It’s a success! NASA’s Mars helicopter took its first flight, and we have proof.
The Perseverance rover, which carried Ingenuity, captured the whole event in an incredible video. The historic flight on our planetary neighbour tool place at 3:34 AM ET on Monday (April 19). Ingenuity flew for about 40 seconds, reaching its main goal.
Here is what you need to know.
Ingenuity’s Flight Details
NASA’s Ingenuity helicopter rotated its rotors to reach full speed (five times faster than an Earth’s helicopter) and then lifted itself 10 feet (3 meters) above the Martian ground. After that, it hovered, approaching Perseverance again.Â
You can watch the full video below:
Ingenuity’s flight is now the first powered controlled flight ever realized on another planet. NASA dubbed the event as a “Wright brothers moment.”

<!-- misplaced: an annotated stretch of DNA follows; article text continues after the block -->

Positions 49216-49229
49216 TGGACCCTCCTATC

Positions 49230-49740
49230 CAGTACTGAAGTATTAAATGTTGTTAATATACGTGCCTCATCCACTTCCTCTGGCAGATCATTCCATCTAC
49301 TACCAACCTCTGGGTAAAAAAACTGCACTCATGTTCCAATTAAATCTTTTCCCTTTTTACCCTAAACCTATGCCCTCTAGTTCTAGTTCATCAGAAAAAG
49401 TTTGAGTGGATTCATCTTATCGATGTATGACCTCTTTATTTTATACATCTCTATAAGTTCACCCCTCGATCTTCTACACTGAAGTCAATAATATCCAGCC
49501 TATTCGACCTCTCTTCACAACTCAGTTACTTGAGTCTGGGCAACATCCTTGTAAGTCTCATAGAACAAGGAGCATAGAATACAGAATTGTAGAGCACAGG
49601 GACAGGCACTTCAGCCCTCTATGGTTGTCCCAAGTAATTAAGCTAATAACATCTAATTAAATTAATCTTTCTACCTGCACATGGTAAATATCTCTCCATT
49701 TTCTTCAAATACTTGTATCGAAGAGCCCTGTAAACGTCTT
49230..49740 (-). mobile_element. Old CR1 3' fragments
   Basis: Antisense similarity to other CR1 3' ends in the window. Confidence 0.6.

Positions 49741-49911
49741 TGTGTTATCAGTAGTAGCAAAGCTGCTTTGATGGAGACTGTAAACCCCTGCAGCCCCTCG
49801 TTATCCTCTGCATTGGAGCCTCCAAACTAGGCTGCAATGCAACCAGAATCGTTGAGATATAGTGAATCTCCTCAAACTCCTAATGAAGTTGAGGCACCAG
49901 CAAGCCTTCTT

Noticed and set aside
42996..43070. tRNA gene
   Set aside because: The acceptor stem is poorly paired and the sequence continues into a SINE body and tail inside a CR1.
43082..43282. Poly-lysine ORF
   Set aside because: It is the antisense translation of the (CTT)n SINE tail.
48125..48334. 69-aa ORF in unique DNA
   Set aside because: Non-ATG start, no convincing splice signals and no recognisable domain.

Havard Grip, Ingenuity’s chief pilot, released a statement discussing the incredible historic milestone. Here stated:
“At altitude, it gets pushed around a little bit by the wind, but it really maintains station very well, and it stuck the landing right in the place where it was supposed to go.”
The Mars helicopter is a tech-demonstration mission, meaning that it won’t conduct any science tasks. NASA’s purpose was to show how the rotorcraft tech works so that the next helicopters could hunt caves and canyons too challenging for rovers.
More Flights Are Scheduled
NASA announced its bold plans for other 4 helicopter flights.
Over the next two weeks, a space drone will begin a daring mission of 4 flight attempts. The device would have to venture higher and farther each time.
According to NASA engineers, we might witness another flight this week. But that’s not all.
Soon, Perseverance’s microphone will be turned on to include audio in the next flight videos. How cool is this?
If everything goes as initially planned, Ingenuity’s last flight could reach up to 15 feet (4.5 meters) high over 980 feet (300 meters) of Martian surface.